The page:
Select Phillips Miscellany

Here are some Phillips stories and accounts over the years:

The Phillips Name in England

According to Charles Bardsley’s 1901 book Directory of English and Welsh Surnames, Philip was first seen in France, being a name born by five kings of France, and was brought from France to England sometime in the 12th century.  Henry Phelipe, noted in the 1273 hundred rolls of Norfolk, was one of the earliest recorded bearers of the surname in England with a "Ph" spelling. 

For patriotic reasons, because of the rivalry with Spain, Philip ceased to be a popular given name in England at the time of Queen Elizabeth and the Spanish Armada.

Early Phillips in Redruth

Agnes Philipp
daughter of Thomas Philipp
Michel Philipp
married to Katerine Robins
John Philipp
son of Michel Philipp
Julian Philip
son of Joan Philip
Elizabeth Philip 
daughter of William Philip
Jane Philip

The first spelling as Phillips did not appear until 1658.

Sir Thomas Philipps of Picton Castle

Sir Thomas Philipps was the forebear of the powerful Philipps family of Picton Castle which held sway over Pembrokeshire during the 16th, 17th and 18th centuries. 

His grandfather was said to have been Meredith Philipps of Clisant, his father Phillip Philipps.  This Cilsant family which had extensive lands in West Carmarthenshire was descended from a late 11th century lord of Blaen Cych named Cadifor Fawr.  Cadifor's great grandson Aaron ap Rhys took part in the Third Crusade and became a Knight of the Holy Sepulcher.  He is said to have added the golden collar and chain to the back of the lion rampart insignia of the Philipps family. 

However, other records have suggested different ancestors.  Instead these Philipps may have come from Kent and migrated west to Somerset by the 1460’s. 

Thomas Philipp was born around 1465 and in 1491 married Joan Owen, heiress of the Wogan line, and thereby inherited Picton Castle in Pembrokeshire.  He rose to power and influence under Henry VII.  He was knighted in 1513 and became Sheriff of Pembrokeshire in 1516

William Phillips - Three Wives, One Mistress, and A Dog

His father Thomas Phillips claimed an exotic heritage, the son of a Gaelic chieftain who had died at Culloden - a tall story indeed.  He prospered as a gin distiller and pub owner in London.  William the eldest son, born in Southwark in 1752, built upon this family inheritance through some shrewd property investments.  He died a rich man. 

William had three wives and at least one mistress.  He married his first wife Frances at St. Marylebone in 1777.  They had three children, the last of them being born in 1781.  Somewhere along the line he acquired a mistress, either while his first wife was still alive or as a widower.  They had a son named John, born in 1785.  In 1797 William married again to Elizabeth, a widow, but this marriage proved short-lived as she died within the year.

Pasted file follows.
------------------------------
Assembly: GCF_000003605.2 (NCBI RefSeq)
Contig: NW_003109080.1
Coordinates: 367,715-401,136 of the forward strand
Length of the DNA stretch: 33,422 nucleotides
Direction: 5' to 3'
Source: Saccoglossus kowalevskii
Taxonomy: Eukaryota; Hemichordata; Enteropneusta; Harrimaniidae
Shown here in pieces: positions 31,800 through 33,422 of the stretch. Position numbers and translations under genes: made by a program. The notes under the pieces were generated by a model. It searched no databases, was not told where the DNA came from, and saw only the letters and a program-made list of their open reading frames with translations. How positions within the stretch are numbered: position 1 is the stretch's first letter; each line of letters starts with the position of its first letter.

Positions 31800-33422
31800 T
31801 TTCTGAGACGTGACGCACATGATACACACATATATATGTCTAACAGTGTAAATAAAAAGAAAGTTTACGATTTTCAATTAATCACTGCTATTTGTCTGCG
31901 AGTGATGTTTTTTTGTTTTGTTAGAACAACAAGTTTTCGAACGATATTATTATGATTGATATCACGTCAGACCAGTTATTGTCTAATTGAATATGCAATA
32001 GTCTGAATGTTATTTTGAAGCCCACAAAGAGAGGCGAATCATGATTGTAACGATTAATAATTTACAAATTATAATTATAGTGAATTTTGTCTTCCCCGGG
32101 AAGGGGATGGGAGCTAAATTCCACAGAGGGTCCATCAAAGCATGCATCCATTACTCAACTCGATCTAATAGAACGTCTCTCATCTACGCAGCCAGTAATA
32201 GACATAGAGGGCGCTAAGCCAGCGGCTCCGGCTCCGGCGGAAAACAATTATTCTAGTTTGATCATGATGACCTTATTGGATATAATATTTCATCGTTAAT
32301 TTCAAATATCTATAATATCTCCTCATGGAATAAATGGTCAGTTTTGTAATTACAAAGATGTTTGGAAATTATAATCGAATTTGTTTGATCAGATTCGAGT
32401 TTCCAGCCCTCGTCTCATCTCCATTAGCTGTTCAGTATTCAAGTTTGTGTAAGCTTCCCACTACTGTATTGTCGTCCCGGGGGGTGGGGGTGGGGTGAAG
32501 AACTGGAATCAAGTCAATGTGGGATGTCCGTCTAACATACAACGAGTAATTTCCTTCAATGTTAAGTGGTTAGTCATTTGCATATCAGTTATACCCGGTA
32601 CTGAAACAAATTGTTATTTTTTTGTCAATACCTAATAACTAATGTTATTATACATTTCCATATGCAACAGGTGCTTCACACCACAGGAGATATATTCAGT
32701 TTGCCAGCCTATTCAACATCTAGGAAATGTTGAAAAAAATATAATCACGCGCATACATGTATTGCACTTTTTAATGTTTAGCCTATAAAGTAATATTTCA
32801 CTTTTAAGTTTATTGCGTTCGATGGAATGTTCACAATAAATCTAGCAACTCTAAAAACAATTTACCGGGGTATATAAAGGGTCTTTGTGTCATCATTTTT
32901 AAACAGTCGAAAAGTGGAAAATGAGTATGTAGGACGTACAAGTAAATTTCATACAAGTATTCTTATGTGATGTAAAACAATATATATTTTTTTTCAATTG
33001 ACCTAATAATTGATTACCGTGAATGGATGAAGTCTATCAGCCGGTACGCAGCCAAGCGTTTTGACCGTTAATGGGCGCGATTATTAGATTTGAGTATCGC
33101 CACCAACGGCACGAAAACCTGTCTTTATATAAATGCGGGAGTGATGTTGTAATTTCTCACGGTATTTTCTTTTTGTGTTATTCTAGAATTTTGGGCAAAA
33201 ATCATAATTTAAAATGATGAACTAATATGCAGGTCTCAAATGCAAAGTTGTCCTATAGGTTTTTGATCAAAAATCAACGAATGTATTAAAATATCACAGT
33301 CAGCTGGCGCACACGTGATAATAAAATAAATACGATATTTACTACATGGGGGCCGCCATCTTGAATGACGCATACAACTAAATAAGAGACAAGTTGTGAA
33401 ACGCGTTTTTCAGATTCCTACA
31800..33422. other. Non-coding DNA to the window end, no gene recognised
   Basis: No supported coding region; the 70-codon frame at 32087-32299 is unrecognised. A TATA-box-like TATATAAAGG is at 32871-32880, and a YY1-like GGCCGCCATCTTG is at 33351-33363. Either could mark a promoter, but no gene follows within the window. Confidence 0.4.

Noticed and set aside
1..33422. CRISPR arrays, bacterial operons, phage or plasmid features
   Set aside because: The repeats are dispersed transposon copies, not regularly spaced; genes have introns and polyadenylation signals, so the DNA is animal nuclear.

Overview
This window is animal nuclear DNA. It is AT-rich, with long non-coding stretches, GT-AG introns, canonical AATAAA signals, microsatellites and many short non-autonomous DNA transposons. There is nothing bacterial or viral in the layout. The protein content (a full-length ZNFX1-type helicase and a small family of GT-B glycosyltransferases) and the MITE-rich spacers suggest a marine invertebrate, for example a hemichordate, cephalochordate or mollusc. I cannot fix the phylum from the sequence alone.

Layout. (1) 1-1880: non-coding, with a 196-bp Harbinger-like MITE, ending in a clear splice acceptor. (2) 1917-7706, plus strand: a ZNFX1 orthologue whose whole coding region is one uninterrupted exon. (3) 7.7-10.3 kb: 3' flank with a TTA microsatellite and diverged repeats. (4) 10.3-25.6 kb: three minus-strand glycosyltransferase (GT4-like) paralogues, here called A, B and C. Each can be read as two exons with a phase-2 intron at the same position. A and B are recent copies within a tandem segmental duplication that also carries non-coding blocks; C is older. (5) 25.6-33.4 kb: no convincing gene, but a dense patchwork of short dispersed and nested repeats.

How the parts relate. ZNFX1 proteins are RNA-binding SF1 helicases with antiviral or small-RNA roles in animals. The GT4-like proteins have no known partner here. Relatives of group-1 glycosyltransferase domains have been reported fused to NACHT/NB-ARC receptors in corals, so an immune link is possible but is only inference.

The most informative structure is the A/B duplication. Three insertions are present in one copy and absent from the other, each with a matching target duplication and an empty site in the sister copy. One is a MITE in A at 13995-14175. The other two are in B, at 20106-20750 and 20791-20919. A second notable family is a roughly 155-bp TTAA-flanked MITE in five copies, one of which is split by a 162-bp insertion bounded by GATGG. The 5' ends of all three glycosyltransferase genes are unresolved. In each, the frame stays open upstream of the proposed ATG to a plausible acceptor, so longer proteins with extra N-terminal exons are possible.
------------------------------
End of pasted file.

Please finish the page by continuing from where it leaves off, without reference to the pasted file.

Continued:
William remained unmarried until 1815 when he wed Mary Jane Abbiss, the daughter of a rich widow.  This widow had died two years earlier, in which she named her brother and William Phillips as guardians of her two children – including Mary Jane who was just fifteen when the will was written.  Could she ever have imagined that Mary Jane would have ended up marrying her whose own children were ten to fifteen years older than Mary Jane.  She gave him two children.  And he was in his sixties then! 

A story often told about William was his rescue by a dog when he was about to drown.  One account went as follows:

“While bathing at Portsmouth Mr. William Phillips ventured out too far and was in imminent peril. Two boatmen, instead of starting off to assist him, selfishly strove to make a hard bargain with some of the bystanders who were urging them. While the parley was going on a Newfoundland dog, seeing the danger, plunged into the water and saved the struggling swimmer.

It is pleasantly told that Mr. Phillips, in gratitude for his deliverance, bought the dog from his owner and thereafter gave an annual festival at which the dog was assigned the place of honor with a good ration of beefsteaks. He had a picture of the dog painted by Morland and engraved by Bartolozzi and the image of the dog put on all his table linen."

Phillips Farmers in Pennsylvania and Indiana

The Quaker George Phillips from Cheshire in England was an early arrival in Pennsylvania, disembarking on the Delaware river from the Endeavor of London in early 1683.  By 1700 he had made his home near the Welsh Quaker settlement of Gwynedd.  He and his wife Patience later moved to Richland in Bucks county where they were among the area’s earliest settlers. 

These Phillips were farmers and over time migrated westward.   They moved to Stokes county, North Carolina around 1790 and then in the 1820’s to Indiana – first to Wayne county and later to the rolling pastures of Hendricks county in central Indiana.

Jonas Phillips and His Offspring

Jonas Phillips, the son of Aaron Phillips, was said to have been born in Frankfort, Germany in 1736.  At the age of twenty, he was on a ship to America, first to the Jewish community in Charleston, South Carolina and later to Philadelphia where he was a merchant and fought on the patriot side in the Revolutionary War.  He died in Philadelphia in 1803.

Many of his offspring were to distinguish themselves in 19th century America:  

  • from his oldest son Naphtali came Isaac Phillips, an influential member of the New York Chamber of Commerce.  
  • from his next son Benjamin came the playwright Jonas B. Phillips.
  • and from his youngest son Zalegman came the financier and congressman Henry Mayer Phillips.  His nephew Henry Phillips Jr. was an expert on American currency.

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